We’ve waited to see the results from Google’s Chrome event for the past few days. Of course, there have been lots of talks about what could be announced today. The Chrome Web store, which we’ve talked about in the past, has been raising a lot of questions. Of course, we’ve also questioned Chrome OS.
It’s worth noting though, that none of this would be available without the Chrome browser. So what’s coming up for Chrome? Brian Rakowski from Google walks us through the changes, all of which have a focus on speed. With updates to PDF rendering, Google Instant in the browser and now WebGL, the Chrome team has been hard at work.
The Chrome Web Store hopes to solve the issue of discovery, as well as making certain that developers can get paid. Granted, Google will also be making its own cut of the profits. With a demo of the NPR web application, a user can add NPR items to a playlist, then play them while they continue browsing elsewhere. Sports Illustrated, another of the web apps, gives a rich look at photos and stories.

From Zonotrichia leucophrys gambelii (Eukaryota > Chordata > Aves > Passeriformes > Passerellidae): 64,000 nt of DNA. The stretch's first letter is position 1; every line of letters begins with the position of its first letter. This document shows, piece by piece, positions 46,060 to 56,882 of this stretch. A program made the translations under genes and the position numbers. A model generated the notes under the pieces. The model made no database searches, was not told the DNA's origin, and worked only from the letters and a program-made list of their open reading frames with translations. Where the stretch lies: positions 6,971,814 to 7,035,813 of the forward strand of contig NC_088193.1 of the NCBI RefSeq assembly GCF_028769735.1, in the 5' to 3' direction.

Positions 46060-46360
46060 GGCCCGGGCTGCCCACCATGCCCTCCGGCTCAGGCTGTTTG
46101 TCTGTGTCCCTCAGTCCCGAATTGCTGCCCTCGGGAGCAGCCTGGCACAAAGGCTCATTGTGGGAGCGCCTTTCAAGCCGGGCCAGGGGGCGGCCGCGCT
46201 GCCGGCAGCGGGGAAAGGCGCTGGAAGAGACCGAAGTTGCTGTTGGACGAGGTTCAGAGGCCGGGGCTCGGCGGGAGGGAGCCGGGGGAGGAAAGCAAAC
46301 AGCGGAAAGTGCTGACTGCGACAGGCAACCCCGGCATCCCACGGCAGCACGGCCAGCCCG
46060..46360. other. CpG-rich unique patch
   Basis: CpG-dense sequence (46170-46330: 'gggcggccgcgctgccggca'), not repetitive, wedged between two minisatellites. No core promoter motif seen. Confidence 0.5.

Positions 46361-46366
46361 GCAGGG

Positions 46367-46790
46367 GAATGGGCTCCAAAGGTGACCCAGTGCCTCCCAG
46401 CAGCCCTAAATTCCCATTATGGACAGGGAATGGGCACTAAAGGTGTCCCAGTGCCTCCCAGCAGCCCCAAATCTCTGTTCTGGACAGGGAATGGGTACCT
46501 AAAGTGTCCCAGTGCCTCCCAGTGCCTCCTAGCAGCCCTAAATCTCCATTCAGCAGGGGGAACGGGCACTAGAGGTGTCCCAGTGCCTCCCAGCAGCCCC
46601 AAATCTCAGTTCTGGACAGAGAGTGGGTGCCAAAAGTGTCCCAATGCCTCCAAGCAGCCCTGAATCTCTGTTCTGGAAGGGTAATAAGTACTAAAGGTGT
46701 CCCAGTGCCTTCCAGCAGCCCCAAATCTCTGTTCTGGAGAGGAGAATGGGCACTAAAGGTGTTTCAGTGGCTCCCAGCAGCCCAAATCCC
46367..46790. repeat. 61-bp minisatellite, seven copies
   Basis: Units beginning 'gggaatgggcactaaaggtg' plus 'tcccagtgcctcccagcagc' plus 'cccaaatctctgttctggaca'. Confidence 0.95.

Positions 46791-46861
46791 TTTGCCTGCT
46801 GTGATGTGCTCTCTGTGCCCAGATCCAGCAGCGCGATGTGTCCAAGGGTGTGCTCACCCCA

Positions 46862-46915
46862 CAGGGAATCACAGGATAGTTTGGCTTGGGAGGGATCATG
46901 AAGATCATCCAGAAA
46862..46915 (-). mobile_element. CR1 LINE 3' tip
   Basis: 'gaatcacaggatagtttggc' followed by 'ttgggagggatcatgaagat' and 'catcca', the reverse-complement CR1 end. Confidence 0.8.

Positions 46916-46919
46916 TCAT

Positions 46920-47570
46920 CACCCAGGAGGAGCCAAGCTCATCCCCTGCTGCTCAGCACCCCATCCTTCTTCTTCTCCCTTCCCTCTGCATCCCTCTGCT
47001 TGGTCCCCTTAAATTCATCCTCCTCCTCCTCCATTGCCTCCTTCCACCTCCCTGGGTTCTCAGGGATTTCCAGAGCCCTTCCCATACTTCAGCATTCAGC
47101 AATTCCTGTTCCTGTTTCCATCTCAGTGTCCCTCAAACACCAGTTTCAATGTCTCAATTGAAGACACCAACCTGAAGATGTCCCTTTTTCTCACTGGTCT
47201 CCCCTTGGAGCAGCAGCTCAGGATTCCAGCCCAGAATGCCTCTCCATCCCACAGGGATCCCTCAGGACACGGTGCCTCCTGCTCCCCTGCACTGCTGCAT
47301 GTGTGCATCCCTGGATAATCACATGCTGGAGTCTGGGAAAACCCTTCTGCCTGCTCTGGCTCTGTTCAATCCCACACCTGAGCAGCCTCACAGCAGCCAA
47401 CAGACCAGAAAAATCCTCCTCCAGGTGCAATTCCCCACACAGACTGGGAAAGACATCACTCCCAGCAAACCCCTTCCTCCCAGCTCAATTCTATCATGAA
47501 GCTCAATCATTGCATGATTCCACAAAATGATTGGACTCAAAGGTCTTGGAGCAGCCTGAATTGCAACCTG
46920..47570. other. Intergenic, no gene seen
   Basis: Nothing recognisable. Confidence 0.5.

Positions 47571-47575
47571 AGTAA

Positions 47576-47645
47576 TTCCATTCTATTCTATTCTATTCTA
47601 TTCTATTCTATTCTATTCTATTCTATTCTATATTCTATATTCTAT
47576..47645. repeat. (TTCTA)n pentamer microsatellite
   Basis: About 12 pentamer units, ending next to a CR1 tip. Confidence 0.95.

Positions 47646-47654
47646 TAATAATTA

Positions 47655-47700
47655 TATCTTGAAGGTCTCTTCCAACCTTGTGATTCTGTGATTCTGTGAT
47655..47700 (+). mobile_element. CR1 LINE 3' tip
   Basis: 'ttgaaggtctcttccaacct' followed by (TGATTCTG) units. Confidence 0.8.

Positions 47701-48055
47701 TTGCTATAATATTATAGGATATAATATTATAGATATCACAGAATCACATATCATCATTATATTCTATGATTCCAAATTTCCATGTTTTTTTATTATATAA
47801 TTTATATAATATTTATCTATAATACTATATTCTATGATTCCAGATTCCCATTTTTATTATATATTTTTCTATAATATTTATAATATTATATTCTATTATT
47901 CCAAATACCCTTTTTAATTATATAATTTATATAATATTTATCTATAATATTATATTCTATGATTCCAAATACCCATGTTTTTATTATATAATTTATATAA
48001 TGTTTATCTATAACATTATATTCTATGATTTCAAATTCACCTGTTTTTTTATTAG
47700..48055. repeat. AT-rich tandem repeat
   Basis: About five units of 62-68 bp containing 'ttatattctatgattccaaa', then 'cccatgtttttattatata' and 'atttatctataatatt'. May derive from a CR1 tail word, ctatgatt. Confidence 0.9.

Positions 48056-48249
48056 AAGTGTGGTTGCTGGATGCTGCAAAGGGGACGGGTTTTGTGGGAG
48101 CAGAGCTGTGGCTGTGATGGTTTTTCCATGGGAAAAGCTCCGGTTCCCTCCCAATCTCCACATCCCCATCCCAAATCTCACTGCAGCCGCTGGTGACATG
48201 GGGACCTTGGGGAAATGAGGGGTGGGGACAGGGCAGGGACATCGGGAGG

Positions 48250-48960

Of course, with the popularity of games, the Chrome Web Store is ready to roll. Purchasing games and then installing them appears to be simple, using Google Checkout and then installation similar to a plugin. With applications running from child’s games to more advanced, there appears to be a wide variety available.
Another example comes from the New York Times. With differing browsing views, there are great ways to read headlines, read via priority and even look through the day’s pictures. The application appears to be optimized for touch, but worked well with traditional navigation.
Another touted feature of the Chrome Web Store is the ability to quickly take applications and transfer them to HTML5 very quickly. EA games demonstrated its Poppit application, which it claims to have built in 48 hours to be ready for the Web Store. Poppit will be embedded in the new release of Chrome 9, and it is able to be acquired today from the web store.
The Chrome Web Store will be available today at http://chrome.google.com/webstore — Launching with 500 applications, anyone on Chrome should be able to browse, buy and discover what it is that we’ve been waiting to see. We’ll be digging in once it goes live, and we’ll let you know everything that’s worth noting.
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